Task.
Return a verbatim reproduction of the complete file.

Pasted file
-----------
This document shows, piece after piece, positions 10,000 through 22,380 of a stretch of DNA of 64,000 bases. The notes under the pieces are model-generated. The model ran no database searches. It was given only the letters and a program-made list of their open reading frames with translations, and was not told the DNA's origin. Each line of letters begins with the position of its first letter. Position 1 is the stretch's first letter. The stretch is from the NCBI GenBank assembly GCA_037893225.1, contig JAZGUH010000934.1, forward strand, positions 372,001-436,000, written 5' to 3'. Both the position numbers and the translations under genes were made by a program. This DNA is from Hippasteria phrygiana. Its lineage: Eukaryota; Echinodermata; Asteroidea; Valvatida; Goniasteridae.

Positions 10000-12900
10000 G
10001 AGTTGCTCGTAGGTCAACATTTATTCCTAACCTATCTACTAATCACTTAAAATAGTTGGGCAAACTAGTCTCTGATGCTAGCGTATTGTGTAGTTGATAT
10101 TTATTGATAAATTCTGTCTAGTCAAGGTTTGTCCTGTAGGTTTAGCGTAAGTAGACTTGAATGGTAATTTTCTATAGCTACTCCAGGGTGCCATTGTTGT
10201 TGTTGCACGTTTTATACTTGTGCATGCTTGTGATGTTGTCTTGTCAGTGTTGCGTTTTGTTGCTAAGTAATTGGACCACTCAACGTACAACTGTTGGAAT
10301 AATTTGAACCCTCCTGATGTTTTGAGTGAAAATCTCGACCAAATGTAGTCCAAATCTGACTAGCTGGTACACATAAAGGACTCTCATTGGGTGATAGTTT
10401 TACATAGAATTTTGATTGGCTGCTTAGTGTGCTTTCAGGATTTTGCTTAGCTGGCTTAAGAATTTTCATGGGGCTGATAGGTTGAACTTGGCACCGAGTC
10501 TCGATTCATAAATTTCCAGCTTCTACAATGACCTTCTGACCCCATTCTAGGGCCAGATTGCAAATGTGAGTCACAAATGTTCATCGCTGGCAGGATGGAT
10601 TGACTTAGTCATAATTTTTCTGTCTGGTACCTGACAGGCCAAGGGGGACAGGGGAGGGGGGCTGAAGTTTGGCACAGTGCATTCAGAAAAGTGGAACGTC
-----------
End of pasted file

This document shows, piece after piece, positions 10,000 through 22,380 of a stretch of DNA of 64,000 bases. The notes under the pieces are model-generated. The model ran no database searches. It was given only the letters and a program-made list of their open reading frames with translations, and was not told the DNA's origin. Each line of letters begins with the position of its first letter. Position 1 is the stretch's first letter. The stretch is from the NCBI GenBank assembly GCA_037893225.1, contig JAZGUH010000934.1, forward strand, positions 372,001-436,000, written 5' to 3'. Both the position numbers and the translations under genes were made by a program. This DNA is from Hippasteria phrygiana. Its lineage: Eukaryota; Echinodermata; Asteroidea; Valvatida; Goniasteridae.

Positions 10000-12900
10000 G
10001 AGTTGCTCGTAGGTCAACATTTATTCCTAACCTATCTACTAATCACTTAAAATAGTTGGGCAAACTAGTCTCTGATGCTAGCGTATTGTGTAGTTGATAT
10101 TTATTGATAAATTCTGTCTAGTCAAGGTTTGTCCTGTAGGTTTAGCGTAAGTAGACTTGAATGGTAATTTTCTATAGCTACTCCAGGGTGCCATTGTTGT
10201 TGTTGCACGTTTTATACTTGTGCATGCTTGTGATGTTGTCTTGTCAGTGTTGCGTTTTGTTGCTAAGTAATTGGACCACTCAACGTACAACTGTTGGAAT
10301 AATTTGAACCCTCCTGATGTTTTGAGTGAAAATCTCGACCAAATGTAGTCCAAATCTGACTAGCTGGTACACATAAAGGACTCTCATTGGGTGATAGTTT
10401 TACATAGAATTTTGATTGGCTGCTTAGTGTGCTTTCAGGATTTTGCTTAGCTGGCTTAAGAATTTTCATGGGGCTGATAGGTTGAACTTGGCACCGAGTC
10501 TCGATTCATAAATTTCCAGCTTCTACAATGACCTTCTGACCCCATTCTAGGGCCAGATTGCAAATGTGAGTCACAAATGTTCATCGCTGGCAGGATGGAT
10601 TGACTTAGTCATAATTTTTCTGTCTGGTACCTGACAGGCCAAGGGGGACAGGGGAGGGGGGCTGAAGTTTGGCACAGTGCATTCAGAAAAGTGGAACGTC